Lately, the world has been producing many different stories of smart vs. powerful for me.
- There was the GME stock fiasco. Retail investors saw a smart opportunity, but powerful hedge funds shut it down.
- I’m reading a book about history of humanity, and the apex predators prior to humans didn’t always have the smartest standing at the top.
- And then I’ve seen debates about whether artificial intelligence will ever be smarter than a person, or simply more powerful. For a wild example, being able to trigger all the nuclear weapons at once doesn’t take as much intelligence as a single person, but it’s more power than a person has.
This has made me reflect on my own thoughts on the subject throughout my life. People always told me I could do anything because I was smart when I was a kid. I believed them. Without any other life experience, what else could I believe?
For me, power has always felt like a dirty word. I don’t particularly want to have power over anyone, but the reality is being smart is a step to having the power to make a change. A smart economist could see the possibilities for policies that would raise the standard of living. Does he have the power to make those changes?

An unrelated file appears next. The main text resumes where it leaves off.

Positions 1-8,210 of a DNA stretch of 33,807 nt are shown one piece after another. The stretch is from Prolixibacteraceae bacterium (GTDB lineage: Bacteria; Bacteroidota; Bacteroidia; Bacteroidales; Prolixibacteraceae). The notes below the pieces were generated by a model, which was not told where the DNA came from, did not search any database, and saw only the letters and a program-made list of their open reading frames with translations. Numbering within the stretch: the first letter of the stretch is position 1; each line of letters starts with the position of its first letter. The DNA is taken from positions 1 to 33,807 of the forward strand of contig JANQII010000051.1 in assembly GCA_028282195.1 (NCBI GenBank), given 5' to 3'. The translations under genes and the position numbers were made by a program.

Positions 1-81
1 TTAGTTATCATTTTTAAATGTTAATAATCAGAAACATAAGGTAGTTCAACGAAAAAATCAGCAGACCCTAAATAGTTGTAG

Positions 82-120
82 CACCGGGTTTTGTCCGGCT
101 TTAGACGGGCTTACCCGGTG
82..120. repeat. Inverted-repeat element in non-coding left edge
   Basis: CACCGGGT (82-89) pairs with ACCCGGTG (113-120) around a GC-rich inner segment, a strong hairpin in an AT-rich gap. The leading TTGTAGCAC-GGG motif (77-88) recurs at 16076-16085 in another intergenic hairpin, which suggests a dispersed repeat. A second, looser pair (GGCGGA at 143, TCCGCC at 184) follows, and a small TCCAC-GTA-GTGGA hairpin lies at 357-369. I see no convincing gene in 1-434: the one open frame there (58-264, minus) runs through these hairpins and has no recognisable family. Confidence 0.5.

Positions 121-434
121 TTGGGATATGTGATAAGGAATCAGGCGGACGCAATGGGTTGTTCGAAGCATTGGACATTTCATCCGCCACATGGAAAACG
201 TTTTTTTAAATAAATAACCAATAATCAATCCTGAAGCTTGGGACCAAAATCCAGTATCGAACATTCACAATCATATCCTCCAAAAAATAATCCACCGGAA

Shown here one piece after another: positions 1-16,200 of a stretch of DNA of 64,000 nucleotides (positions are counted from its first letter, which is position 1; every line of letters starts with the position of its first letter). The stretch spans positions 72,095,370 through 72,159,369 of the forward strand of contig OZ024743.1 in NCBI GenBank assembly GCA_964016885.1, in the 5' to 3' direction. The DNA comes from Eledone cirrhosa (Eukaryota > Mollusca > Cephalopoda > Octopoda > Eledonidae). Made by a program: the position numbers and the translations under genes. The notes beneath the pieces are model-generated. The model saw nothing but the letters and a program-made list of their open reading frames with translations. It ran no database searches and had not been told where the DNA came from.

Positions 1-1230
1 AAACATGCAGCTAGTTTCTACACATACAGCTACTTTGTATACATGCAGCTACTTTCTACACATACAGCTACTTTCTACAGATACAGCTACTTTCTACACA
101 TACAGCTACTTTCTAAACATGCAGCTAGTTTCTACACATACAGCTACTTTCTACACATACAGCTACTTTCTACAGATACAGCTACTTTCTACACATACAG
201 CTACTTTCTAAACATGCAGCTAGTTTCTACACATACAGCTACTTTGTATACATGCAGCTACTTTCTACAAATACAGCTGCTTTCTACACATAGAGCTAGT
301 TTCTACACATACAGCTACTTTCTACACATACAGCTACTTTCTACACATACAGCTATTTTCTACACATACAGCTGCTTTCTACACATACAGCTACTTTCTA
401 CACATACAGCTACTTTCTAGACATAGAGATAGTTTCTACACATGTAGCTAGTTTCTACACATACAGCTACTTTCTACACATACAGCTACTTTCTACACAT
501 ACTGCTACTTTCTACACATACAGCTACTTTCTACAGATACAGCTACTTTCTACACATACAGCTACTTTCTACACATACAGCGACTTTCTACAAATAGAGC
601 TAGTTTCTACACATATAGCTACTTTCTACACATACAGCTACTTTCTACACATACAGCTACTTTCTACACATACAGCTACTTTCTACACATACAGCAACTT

What does that economist need?
Power. Not the rule the world with violence sort of power, but the most basic kind, public support. So, what are skills needed to acquire this?
- Promoting your ideas through education in order to create the support you need.
- Having a large network of people that can connect you to the right rooms to be in.
- Being able to articulate your thoughts to groups with different backgrounds.
Keep in mind when I say “power” it doesn’t have to be at the world-changing level. It doesn’t have to be self-driving cars or climate change technology. It could be the power to change software for an industry that employs 1,000 people. Or it could be smaller than that. Being smart is something, but it’s not everything. Don’t forget to focus on the other aspects needed to make a positive change in the world.